The benefits derived from responsible tourism practices are well documented, but in practice the implementation of these principles can be a nightmare for the uninitiated. In this article Des Langkilde looks at how Responsible Tourism practices can be implemented.
Being a responsible tourism product and service provider includes a lot more than merely conducting your own business in a responsible and ethical manner. Ethically based tourism is categorised into several terms, so before we get into this article, it’s probably best to look at a definition of each.
The table below has been extracted with acknowledgement to the Centre for Responsible Travel (CREST):
Responsible Tourism Trends and Statistics
According research conducted by CREST (1.84 MB file downloadable here), there is strong evidence that responsible tourism contributes to the bottom line of both businesses and destinations, and the opinions of numerous experts, backed by surveys and statistics are referred to. The ‘Business Case for Responsible Tourism’ shows that increasing numbers of businesses are creating environmental departments, adopting environmental and social good practices, seeking certification, and looking at ways to ‘green’ their supply chain.
In recent years, increasing attention has been focused on protecting and enhancing environmental and social sustainability within entire tourism destinations, and not simply within individual businesses. Tools for measuring and criteria for certifying ‘green’ destinations are gradually being developed, including by UNWTO, European Union, National Geographic’s Geotourism Program, Ethical Traveler, EarthCheck, Green Globe, and Sustainable Travel International’s STEP program. In November 2013, the Global Sustainable Tourism Council (GSTC) released its Criteria for Destinations, (GSTC-D) which represents a common understanding of what constitutes the minimum requirements for a sustainable destination.
Responsible Tourism in South Africa
The National Tourism Sector Strategy (NTSS) (1.34 MB file downloadable here) calls on the Department of Environmental Affairs and Tourism (DEAT) and other stakeholders to promote Sustainable and Responsible Tourism to make South Africa a tourism destination of choice. In March 2002, the DEAT published the National Responsible Tourism Development Guidelines for South Africa (115.18 KB file downloadable here), which was followed up in July 2002 with The Responsible Tourism Manual for South Africa (1.35 MB file downloadable here). Both documents aim to provide tourism businesses and community-based tourism enterprises (CBTEs) with information and opportunities that responsible tourism presents for improving business performance. Specific to South Africa, and in line with current international best practice, the authors of the latter document have collected a range of practical and cost-effective responsible actions available to tourism businesses and tourism associations. The manual refers to many useful sources of information and examples of best practice that can help to guide users’ implementation of responsible business activities.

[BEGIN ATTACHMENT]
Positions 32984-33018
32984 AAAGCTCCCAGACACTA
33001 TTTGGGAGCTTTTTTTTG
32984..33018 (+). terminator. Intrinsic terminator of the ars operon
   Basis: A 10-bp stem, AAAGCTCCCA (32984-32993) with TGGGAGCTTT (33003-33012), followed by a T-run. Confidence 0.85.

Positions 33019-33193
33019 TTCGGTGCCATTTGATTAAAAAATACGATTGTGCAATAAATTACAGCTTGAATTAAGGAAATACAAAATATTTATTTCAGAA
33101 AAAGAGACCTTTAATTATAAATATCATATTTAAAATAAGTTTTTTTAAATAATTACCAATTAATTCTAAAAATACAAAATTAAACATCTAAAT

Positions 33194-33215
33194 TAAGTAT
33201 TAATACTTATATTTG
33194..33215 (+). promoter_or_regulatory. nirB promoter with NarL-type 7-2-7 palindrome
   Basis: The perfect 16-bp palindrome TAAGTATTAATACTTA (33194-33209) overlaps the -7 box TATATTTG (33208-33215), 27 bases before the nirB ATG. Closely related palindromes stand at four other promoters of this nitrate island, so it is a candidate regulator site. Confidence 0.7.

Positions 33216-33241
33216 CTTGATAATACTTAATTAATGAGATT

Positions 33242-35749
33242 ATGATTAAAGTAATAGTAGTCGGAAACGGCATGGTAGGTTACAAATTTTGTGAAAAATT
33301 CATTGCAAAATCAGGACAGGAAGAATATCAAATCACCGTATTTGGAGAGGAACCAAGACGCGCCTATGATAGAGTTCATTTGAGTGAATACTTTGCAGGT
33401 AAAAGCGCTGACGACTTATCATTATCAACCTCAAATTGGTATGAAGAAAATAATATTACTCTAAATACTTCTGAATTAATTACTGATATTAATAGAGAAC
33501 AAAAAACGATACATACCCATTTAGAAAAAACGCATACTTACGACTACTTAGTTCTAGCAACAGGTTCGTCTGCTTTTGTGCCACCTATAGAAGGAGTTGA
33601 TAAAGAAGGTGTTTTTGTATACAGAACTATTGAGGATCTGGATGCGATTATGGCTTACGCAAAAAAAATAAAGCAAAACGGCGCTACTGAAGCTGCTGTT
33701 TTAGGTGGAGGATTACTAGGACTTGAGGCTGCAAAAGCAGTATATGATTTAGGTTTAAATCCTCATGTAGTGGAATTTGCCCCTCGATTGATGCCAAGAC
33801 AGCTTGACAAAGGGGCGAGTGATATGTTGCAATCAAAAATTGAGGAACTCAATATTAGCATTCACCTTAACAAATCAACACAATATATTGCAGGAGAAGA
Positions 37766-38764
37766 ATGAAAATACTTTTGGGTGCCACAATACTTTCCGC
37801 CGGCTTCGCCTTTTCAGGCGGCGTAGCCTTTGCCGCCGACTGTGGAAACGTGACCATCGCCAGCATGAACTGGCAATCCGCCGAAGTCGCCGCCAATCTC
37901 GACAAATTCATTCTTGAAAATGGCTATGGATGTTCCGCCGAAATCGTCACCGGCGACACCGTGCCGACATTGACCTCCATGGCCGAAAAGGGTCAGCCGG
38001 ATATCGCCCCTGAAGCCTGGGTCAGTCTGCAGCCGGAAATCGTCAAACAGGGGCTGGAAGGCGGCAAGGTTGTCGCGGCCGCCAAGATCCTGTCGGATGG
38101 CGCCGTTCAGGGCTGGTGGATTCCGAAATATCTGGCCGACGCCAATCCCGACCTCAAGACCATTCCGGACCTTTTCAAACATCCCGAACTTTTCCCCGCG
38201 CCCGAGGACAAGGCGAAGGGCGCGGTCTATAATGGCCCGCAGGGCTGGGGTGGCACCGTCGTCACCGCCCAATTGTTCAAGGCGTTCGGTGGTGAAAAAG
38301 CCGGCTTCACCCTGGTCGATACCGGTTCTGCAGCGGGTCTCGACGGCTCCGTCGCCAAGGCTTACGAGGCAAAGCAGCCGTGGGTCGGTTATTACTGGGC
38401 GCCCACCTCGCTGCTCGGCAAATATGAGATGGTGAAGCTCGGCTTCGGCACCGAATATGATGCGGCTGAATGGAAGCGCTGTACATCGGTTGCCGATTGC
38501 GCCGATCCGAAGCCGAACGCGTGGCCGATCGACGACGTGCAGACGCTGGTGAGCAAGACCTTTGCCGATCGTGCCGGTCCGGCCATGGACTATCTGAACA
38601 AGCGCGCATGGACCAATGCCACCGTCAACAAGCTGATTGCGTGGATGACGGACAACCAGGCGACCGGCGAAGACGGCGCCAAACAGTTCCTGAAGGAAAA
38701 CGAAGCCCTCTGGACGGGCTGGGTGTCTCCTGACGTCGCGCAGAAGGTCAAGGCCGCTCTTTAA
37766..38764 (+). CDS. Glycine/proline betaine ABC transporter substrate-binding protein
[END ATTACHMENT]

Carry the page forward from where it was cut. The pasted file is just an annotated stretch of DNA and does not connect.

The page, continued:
Practical Application of Responsible Tourism
Clearly there are numerous exemplary tourism businesses in South Africa who have successfully implemented responsible tourism practices and initiatives. Hotel Verde (see pages 20-21 in the Tourism Tattler June 2013 edition here), Kwandwe Private Game Reserve (see pages 21-25 in the Tourism Tattler September 2013 edition here) and Mdumbi Backpackers (see pages 24-25 in the Tourism Tattler April 2014 edition here) are prime examples, as is Grootbos Private Nature Reserve (featured on pages 16-17 in this February 2015 edition of Tourism Tattler).
The Grootbos Foundation